None, for example, could say for sure whether Bergstein or Werner would continue to profit from the organization. Nor did they know whether there was a process in place for community or staff members to report a sexual harassment complaint to someone besides the current executive director — Werner.
"We're all really disappointed and sad to hear about what happened, and now we want to see this mission continue," Pensak said. "But we can't really say, definitively, [how] because we're still all in a little bit of a state of shock and just wanting to be helpful."
Several Winooski residents took issue with the insinuation that the arts league could move forward with a few new policies and board members. They urged the council to terminate the lease and to look for alternative ways to provide safe and affordable arts spaces, particularly for members of the New American community .
"North End Studios, and Ben and April, and the Vermont Performing Arts League does not own arts in our area. The arts are happening anyway," said Winooski resident Kim Jordan.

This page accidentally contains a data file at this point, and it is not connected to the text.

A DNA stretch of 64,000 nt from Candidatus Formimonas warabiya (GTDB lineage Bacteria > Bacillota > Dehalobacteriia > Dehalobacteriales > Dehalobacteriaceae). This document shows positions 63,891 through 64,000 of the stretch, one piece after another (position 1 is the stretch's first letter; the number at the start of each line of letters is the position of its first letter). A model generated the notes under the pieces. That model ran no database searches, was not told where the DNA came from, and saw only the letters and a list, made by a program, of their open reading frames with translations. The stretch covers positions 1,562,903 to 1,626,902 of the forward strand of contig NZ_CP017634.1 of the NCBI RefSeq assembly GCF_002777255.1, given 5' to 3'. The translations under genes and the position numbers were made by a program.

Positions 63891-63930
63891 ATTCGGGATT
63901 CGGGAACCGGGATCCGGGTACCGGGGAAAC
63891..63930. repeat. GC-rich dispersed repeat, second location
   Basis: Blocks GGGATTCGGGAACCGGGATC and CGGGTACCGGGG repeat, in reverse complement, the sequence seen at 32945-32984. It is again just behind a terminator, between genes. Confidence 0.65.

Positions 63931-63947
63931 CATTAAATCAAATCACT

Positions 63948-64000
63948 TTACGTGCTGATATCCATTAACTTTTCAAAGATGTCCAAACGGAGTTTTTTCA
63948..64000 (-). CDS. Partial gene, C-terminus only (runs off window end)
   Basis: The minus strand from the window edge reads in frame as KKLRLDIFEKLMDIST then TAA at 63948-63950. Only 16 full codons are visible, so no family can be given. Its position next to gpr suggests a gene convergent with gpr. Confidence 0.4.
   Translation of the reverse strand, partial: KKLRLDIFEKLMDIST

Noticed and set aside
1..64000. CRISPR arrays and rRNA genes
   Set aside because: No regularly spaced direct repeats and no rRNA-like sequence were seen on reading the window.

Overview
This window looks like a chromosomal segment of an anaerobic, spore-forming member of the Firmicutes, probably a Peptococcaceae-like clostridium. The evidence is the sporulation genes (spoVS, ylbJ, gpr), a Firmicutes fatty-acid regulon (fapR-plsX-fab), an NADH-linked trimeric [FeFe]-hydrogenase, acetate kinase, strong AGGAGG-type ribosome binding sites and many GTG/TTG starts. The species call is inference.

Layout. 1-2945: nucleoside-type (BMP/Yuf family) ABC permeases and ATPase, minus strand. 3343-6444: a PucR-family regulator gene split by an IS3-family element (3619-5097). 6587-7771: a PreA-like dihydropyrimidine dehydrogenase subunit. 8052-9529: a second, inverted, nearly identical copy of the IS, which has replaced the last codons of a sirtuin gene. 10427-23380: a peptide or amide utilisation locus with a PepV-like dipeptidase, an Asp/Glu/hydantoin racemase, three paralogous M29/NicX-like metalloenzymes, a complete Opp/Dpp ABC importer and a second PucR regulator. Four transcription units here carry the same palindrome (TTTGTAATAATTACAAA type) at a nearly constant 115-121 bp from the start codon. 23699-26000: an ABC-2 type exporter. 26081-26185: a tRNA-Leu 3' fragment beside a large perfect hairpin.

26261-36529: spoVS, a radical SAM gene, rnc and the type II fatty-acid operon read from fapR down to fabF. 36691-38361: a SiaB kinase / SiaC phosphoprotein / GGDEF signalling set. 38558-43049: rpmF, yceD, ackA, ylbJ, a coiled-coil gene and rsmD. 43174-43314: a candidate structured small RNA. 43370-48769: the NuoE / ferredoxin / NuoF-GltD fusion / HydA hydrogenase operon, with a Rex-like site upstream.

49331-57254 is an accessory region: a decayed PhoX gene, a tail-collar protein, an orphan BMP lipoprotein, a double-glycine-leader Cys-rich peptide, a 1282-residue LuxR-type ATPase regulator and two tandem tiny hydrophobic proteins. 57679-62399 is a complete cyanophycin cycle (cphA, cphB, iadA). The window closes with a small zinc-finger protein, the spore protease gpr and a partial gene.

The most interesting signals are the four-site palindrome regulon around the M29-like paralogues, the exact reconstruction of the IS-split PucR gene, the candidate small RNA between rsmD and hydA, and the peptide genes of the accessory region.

"The call to action is not necessarily perpetuating the same system where harm happened with just a new cast of characters," Jordan added. "Our opportunity here in the community of Winooski is for us to claim and own and nourish the people who call this place home and have these multicultural offerings to share with the world."
Lott, the mayor, said she recognized that the new board members were put in a challenging position. "However, as an organization, we asked for information by a certain date," Lott said, "and so it's unfortunate that the way things have worked out, you haven't been able to convene and provide that."
Cooper said the new arts league board expected to release a public statement following its first meeting on Thursday. Among the many potential discussion items: finding yet another new board member.
Pensak, the former executive director of River Arts in Morrisville, said in an email on Tuesday that he has already resigned from the arts league board. He did not specify why.
Correction, May 5, 2021: A previous version of this story misattributed a quote.